The abduction of citizens is crime against humanity

Author, Jamil Mujuzi. PHOTO/FILE 

What you need to know:

  • Mr Jamil Mujuzi says: Police don’t even know how many people have been abducted and where they are. 

Since late last year, hundreds of Ugandans, mostly members of the National Unity Platform, have been abducted, tortured and detained incommunicado in ungazetted places. Some have appeared before the Court Martial on different charges.

Others have been dumped in swamps and forests (in the middle of the night). Almost all those who have been dumped or released have clear signs of what appears to be mental and physical torture. 

Although the exact number of those who have been victims of these unlawful activities remains disputed, three things are clear. One, these activities have been carried out by State security agencies and in particular the UPDF and CMI. Two, senior military officers and politicians have either approved these acts or have acquiesced in their commission.

This can be inferred from the statements they have made about these abductions. Three, neither the UPDF nor the DPP has shown any interest in prosecuting those who have allegedly committed these crimes. This is understandable because these people enjoy practical immunity from prosecution. 

Uganda ratified the Rome Statute of the International Criminal Court (ICC Statute). The ICC has jurisdictions over four crimes - genocide, war crimes,  crimes against humanity, and aggression. In 2010, the Ugandan Parliament passed the International Criminal Court Act.

This Act domesticates the ICC Statute. Section 8 provides for the crimes against humanity and refers to Article 7 of the ICC Statute for the definition of these crimes.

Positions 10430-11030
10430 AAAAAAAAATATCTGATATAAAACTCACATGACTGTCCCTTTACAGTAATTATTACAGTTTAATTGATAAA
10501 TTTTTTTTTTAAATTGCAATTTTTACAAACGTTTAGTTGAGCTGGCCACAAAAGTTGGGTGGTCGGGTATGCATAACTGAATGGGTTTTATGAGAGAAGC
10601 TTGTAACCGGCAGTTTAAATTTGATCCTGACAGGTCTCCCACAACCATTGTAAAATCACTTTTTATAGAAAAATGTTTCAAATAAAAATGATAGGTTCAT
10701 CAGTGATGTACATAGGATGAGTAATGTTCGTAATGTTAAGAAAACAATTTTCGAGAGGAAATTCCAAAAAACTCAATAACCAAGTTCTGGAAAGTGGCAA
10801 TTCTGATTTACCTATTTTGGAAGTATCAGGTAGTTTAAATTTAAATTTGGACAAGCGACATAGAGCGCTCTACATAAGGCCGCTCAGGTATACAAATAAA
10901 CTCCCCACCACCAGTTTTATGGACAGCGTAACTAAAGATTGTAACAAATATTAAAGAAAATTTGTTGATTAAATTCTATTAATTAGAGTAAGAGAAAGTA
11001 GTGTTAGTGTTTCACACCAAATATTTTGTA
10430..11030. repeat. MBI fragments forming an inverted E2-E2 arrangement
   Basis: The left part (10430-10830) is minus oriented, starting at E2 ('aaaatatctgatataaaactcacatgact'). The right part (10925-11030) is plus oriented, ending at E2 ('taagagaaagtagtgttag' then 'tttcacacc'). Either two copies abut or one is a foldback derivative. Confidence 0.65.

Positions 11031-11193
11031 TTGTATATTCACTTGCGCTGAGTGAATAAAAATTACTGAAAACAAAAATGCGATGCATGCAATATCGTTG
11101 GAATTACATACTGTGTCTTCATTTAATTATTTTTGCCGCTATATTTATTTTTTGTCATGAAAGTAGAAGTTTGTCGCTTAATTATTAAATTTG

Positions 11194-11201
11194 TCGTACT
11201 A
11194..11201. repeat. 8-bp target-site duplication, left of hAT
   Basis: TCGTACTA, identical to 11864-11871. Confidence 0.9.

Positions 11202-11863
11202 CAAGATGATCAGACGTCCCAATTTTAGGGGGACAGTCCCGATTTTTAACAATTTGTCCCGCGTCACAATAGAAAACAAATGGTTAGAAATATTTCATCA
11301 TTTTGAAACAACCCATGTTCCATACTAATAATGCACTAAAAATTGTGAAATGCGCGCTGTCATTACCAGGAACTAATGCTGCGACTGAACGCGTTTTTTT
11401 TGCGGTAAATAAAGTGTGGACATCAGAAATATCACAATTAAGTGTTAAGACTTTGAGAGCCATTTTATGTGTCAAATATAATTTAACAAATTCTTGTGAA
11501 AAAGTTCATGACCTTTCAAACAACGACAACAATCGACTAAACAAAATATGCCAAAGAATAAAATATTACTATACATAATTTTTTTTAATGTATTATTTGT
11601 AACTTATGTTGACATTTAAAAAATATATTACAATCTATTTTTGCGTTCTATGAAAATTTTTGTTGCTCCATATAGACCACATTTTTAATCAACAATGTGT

Article 7 of the ICC Statute provides that crimes against humanity include torture and enforced disappearance “when committed as part of a widespread or systematic attack directed against any civilian population, with knowledge of the attack.’

Article 7(2)(e) defines torture to mean “the intentional infliction of severe pain or suffering, whether physical or mental, upon a person in the custody or under the control of the accused.” Article 7(2) defines enforced disappearance to mean “the arrest, detention or abduction of persons by, or with the authorisation, support or acquiescence of, a State or a political organisation, followed by a refusal to acknowledge that deprivation of freedom or to give information on the fate or whereabouts of those persons, with the intention of removing them from the protection of the law for a prolonged period of time.” 

The mistreatment to which NUP members have been subjected to amounts to crimes against humanity of torture and enforced disappearance and to possibly other crimes under Article 7.

The perpetrators of these crimes have the necessary intent and knowledge as required by Article 30 of the ICC Statute. 
Uganda established the International Crimes Division of the High Court. This Division has jurisdiction over, among others, crimes against humanity.  

However, suggesting that the perpetrators of these crimes may be prosecuted before this court would be too optimistic for two reasons.

First, these crimes have been committed with the approval or knowledge of senior military or government officials. They have been committed with the purposes of intimidating and persecuting the opposition and entrenching the government into power.

Secondly, the military is very unlikely to investigate itself or cooperate with any police investigators. The police don’t even know how many people have been abducted and where they are being detained.

These are not just crimes under Ugandan law. They are also crimes under international law. It is indisputable that the perpetrators enjoy practical immunity from prosecution in Uganda. They are above the law. A few, of the many examples, illustrate this. Nobody has been prosecuted for the murder of the famous Boxer (Zebra) and of the several Ugandans in the aftermath of the arrest of Bobi Wine.

This is the case although the President, if we to go by his public statements, is fully aware of the military officers who commanded these operations. 

Mr Mujuzi is a professor of Law, University of the Western Cape, South Africa. [email protected]